In this method the arc resistance is kept low until the current is zero where the arc extinguishes naturally and is prevented from re-striking after it has gone out at a current zero. This method of arc extinction is employed in all modern high power ac circuit breakers.

The phenomenon of arc extinction is explained by two theories as follows:

(i) Energy Balance or Cassie Theory:


This theory states that if the rate of heat dissipation between the contacts is greater than the rate at which heat is generated, the arc will be extinguished, otherwise it will restrike. The heat generated varies from time to time depending upon the separation of breaker contacts. Initially when the contacts are about to open, the re-striking voltage is zero and, therefore, the heat generated is zero. Again when the contacts are fully open, the resistance between the contacts is also infinite and hence the heat generated is zero. Between these two limits the heat generation reaches a maximum. Now if the heat so generated could be removed by cooling, lengthening and splitting the arc at a rate higher than that of generation, the arc is extinguished.

(ii) Recovery Rate or Slepian’s Theory:

This theory states that if the rate at which the ions and electrons combine to form or are replaced by neutral molecules i.e., the rate at which the gap recovers its dielectric strength is faster than the rate at which voltage stress rises, the arc will be extinguished; if otherwise the arc may be interrupted for a brief period but it again restrikes. This theory assumes that the re-striking voltage and build-up of dielectric strength are independent quantities. This assumption is not quite true because the dielectric strength calculations do not agree with the observed value.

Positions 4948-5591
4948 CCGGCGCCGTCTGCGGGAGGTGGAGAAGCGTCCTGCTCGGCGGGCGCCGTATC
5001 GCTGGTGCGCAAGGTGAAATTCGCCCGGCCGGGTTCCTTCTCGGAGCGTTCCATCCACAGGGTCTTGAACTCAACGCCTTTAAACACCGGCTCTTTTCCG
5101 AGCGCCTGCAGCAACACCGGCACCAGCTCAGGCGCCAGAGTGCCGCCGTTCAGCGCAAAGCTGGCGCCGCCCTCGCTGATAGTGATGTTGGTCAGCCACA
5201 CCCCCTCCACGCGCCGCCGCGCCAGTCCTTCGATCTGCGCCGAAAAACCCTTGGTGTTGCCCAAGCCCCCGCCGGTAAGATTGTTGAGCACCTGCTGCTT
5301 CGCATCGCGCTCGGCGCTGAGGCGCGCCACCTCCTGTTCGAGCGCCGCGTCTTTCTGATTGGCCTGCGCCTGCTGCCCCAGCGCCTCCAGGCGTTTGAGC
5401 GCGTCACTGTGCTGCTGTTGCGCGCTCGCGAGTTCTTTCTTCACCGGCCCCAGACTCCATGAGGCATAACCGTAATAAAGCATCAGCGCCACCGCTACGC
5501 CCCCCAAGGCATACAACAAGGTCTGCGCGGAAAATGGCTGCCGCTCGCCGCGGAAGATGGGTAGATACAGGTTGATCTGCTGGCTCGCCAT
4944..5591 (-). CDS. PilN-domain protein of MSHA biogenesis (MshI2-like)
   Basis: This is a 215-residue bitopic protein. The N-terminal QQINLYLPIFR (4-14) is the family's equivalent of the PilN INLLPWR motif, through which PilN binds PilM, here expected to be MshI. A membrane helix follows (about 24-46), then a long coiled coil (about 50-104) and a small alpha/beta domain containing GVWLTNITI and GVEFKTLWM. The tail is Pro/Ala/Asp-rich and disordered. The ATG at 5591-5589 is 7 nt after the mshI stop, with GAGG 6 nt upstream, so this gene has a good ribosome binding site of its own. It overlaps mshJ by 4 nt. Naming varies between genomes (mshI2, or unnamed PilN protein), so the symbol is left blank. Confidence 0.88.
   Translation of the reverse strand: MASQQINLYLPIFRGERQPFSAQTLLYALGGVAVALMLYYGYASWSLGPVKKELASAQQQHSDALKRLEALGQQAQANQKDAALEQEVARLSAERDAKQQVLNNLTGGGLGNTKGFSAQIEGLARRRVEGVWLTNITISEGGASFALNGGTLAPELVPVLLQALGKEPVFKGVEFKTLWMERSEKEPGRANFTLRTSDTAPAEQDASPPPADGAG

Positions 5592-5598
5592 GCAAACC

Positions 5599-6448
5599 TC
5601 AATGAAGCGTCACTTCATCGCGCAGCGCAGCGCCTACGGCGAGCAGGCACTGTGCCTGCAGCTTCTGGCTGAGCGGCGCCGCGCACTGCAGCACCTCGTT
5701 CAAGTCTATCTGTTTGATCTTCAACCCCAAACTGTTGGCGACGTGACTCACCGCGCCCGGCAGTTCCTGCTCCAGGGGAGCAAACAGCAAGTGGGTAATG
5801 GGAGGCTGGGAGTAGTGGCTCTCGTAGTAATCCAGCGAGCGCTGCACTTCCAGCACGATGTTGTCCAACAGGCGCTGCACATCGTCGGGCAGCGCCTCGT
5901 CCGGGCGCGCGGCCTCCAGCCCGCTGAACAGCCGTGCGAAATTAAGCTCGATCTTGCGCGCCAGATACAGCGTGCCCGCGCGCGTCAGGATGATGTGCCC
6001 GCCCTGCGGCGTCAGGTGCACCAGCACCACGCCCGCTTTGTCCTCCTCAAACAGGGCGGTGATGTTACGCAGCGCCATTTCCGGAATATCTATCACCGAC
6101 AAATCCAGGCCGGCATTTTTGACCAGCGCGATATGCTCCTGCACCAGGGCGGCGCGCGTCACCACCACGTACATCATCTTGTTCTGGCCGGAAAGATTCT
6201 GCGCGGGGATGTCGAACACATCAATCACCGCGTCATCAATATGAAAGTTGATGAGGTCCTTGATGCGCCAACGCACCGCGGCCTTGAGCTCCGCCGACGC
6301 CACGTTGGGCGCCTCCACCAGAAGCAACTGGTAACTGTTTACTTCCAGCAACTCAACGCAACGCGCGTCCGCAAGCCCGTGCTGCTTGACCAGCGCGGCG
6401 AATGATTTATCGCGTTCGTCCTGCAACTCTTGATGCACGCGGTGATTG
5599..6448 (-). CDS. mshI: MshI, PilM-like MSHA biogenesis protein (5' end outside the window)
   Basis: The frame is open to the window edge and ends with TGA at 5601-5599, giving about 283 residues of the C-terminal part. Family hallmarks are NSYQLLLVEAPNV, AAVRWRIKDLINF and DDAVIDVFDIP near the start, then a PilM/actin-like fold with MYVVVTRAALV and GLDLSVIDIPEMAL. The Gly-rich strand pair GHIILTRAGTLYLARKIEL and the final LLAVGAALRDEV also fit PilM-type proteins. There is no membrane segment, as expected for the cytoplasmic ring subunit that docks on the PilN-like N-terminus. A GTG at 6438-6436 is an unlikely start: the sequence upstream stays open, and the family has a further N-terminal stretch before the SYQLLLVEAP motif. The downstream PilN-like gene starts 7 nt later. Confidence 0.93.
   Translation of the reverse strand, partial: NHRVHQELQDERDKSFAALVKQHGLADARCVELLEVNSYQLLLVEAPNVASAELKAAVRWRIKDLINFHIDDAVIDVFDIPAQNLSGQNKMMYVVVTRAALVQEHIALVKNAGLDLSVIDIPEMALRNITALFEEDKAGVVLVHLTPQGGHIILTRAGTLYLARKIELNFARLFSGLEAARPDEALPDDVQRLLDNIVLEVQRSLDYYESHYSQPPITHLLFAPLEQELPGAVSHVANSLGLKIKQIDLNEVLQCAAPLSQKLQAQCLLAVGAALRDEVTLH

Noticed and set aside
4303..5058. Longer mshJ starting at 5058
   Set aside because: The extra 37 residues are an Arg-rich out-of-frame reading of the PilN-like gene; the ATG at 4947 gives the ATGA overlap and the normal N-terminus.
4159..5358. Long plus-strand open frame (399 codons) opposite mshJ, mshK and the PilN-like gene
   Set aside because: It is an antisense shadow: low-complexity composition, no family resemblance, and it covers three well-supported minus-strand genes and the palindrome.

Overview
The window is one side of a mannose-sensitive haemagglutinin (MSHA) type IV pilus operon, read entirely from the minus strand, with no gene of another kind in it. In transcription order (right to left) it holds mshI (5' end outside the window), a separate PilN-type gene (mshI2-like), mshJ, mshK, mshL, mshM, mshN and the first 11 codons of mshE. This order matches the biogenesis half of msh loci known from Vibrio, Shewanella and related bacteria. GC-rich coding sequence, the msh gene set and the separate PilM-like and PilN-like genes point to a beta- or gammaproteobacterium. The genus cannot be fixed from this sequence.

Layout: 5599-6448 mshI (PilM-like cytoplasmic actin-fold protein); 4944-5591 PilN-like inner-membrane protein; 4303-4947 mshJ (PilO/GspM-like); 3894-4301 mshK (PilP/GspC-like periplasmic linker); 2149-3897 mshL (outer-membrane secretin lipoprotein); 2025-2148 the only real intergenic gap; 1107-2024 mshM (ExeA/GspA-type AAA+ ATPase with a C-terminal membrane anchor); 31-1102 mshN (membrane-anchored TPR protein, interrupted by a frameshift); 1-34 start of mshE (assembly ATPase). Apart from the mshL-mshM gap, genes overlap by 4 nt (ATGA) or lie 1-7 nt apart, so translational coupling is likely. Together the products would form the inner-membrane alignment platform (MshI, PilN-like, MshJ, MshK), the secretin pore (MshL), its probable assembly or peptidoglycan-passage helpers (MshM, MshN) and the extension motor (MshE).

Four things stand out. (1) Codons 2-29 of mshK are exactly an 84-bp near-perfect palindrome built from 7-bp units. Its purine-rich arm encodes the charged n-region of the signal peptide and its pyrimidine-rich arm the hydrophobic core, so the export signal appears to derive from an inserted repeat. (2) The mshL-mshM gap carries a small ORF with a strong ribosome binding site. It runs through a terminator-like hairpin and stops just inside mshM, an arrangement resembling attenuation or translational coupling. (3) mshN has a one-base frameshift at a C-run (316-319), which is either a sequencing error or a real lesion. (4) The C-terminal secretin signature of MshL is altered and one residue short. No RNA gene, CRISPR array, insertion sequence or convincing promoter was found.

In an ac system current drops to zero after every half cycle. At every current zero, the arc extinguishes for a brief period. Now the medium between the breaker contacts contains ions and electrons so that it has small dielectric strength and can be easily broken down by the rising contact voltage called the re-striking voltage. If such a breakdown does occur, the arc will persist for another half cycle when the process will be repeated.


If immediately after the current zero, the dielectric strength of the medium between breaker contacts is built up more rapidly than the voltage across the contacts, the arc fails to restrike and the current will be interrupted. The rapid increase of dielectric strength of the medium near current zero can be achieved by either causing the ionized particles in the space between contacts to recombine into neutral molecules or sweeping the ionized particles away and replacing them by unionized particles.